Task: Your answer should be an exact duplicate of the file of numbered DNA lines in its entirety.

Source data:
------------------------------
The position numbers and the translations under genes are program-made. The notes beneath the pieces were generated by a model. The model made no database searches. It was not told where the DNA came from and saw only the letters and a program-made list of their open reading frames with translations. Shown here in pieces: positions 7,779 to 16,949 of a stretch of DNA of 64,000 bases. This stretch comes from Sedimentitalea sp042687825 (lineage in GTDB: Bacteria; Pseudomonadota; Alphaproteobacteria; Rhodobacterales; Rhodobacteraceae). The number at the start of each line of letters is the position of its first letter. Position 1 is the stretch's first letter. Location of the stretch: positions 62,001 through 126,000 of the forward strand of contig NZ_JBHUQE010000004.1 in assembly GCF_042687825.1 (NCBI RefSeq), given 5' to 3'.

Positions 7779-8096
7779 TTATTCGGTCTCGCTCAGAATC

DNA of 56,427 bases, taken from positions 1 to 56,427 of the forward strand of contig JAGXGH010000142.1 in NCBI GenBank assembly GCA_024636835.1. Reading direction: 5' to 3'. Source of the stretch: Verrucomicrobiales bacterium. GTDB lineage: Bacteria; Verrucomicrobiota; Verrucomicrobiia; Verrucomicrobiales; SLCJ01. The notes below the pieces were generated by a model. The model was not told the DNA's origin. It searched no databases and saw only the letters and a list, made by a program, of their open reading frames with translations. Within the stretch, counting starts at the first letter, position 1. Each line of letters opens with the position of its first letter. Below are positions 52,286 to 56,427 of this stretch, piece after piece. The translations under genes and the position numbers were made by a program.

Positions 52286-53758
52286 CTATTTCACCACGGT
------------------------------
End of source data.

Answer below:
The position numbers and the translations under genes are program-made. The notes beneath the pieces were generated by a model. The model made no database searches. It was not told where the DNA came from and saw only the letters and a program-made list of their open reading frames with translations. Shown here in pieces: positions 7,779 to 16,949 of a stretch of DNA of 64,000 bases. This stretch comes from Sedimentitalea sp042687825 (lineage in GTDB: Bacteria; Pseudomonadota; Alphaproteobacteria; Rhodobacterales; Rhodobacteraceae). The number at the start of each line of letters is the position of its first letter. Position 1 is the stretch's first letter. Location of the stretch: positions 62,001 through 126,000 of the forward strand of contig NZ_JBHUQE010000004.1 in assembly GCF_042687825.1 (NCBI RefSeq), given 5' to 3'.

Positions 7779-8096
7779 TTATTCGGTCTCGCTCAGAATC

DNA of 56,427 bases, taken from positions 1 to 56,427 of the forward strand of contig JAGXGH010000142.1 in NCBI GenBank assembly GCA_024636835.1. Reading direction: 5' to 3'. Source of the stretch: Verrucomicrobiales bacterium. GTDB lineage: Bacteria; Verrucomicrobiota; Verrucomicrobiia; Verrucomicrobiales; SLCJ01. The notes below the pieces were generated by a model. The model was not told the DNA's origin. It searched no databases and saw only the letters and a list, made by a program, of their open reading frames with translations. Within the stretch, counting starts at the first letter, position 1. Each line of letters opens with the position of its first letter. Below are positions 52,286 to 56,427 of this stretch, piece after piece. The translations under genes and the position numbers were made by a program.

Positions 52286-53758
52286 CTATTTCACCACGGT